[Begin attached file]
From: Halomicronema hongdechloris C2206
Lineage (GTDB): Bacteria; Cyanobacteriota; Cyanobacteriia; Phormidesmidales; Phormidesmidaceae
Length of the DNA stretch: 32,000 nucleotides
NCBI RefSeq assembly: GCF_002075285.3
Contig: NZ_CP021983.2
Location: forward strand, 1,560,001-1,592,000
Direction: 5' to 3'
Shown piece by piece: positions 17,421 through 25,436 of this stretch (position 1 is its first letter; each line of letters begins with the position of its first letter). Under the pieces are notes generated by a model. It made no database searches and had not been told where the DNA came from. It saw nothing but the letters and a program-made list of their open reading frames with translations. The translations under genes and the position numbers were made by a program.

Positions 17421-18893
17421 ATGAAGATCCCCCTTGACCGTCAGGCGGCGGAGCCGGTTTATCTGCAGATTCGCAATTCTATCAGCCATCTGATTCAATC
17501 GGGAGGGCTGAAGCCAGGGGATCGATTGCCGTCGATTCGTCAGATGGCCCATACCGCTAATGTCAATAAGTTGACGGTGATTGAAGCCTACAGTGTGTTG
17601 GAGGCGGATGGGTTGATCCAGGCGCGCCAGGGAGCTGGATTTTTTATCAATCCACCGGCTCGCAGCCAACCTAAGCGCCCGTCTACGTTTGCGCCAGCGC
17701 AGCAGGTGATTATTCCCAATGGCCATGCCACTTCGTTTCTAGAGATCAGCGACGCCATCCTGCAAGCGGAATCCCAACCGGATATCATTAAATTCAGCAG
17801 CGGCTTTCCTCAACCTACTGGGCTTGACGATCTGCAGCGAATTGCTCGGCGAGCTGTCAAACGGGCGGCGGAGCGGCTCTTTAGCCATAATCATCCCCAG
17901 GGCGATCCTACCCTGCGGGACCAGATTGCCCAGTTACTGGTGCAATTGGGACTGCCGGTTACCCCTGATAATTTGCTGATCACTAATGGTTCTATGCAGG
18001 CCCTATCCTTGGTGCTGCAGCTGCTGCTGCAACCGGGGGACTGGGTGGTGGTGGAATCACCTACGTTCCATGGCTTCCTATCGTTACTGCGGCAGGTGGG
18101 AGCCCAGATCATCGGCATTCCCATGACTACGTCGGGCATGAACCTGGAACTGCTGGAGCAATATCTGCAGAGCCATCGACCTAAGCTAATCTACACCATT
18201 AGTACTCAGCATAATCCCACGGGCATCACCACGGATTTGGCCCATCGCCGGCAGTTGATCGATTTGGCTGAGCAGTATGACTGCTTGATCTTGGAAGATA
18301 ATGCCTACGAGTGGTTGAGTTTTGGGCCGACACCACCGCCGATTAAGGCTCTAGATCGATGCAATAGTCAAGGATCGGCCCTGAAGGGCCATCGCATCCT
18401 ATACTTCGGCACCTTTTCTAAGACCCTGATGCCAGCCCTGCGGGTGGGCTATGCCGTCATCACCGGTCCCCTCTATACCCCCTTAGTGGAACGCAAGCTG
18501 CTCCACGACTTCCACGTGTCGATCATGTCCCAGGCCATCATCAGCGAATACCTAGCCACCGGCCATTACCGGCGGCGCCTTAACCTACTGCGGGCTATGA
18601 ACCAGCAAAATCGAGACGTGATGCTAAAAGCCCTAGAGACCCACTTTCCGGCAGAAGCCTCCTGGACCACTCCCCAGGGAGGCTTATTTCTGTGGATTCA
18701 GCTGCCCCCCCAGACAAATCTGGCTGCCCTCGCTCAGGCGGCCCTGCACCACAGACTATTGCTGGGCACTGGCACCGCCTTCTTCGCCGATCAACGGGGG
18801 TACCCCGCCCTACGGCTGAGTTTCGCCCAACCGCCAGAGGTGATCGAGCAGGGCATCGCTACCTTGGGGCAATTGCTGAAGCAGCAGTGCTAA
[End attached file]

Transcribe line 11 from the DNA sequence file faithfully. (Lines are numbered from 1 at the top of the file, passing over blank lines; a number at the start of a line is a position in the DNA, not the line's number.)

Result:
17501 GGGAGGGCTGAAGCCAGGGGATCGATTGCCGTCGATTCGTCAGATGGCCCATACCGCTAATGTCAATAAGTTGACGGTGATTGAAGCCTACAGTGTGTTG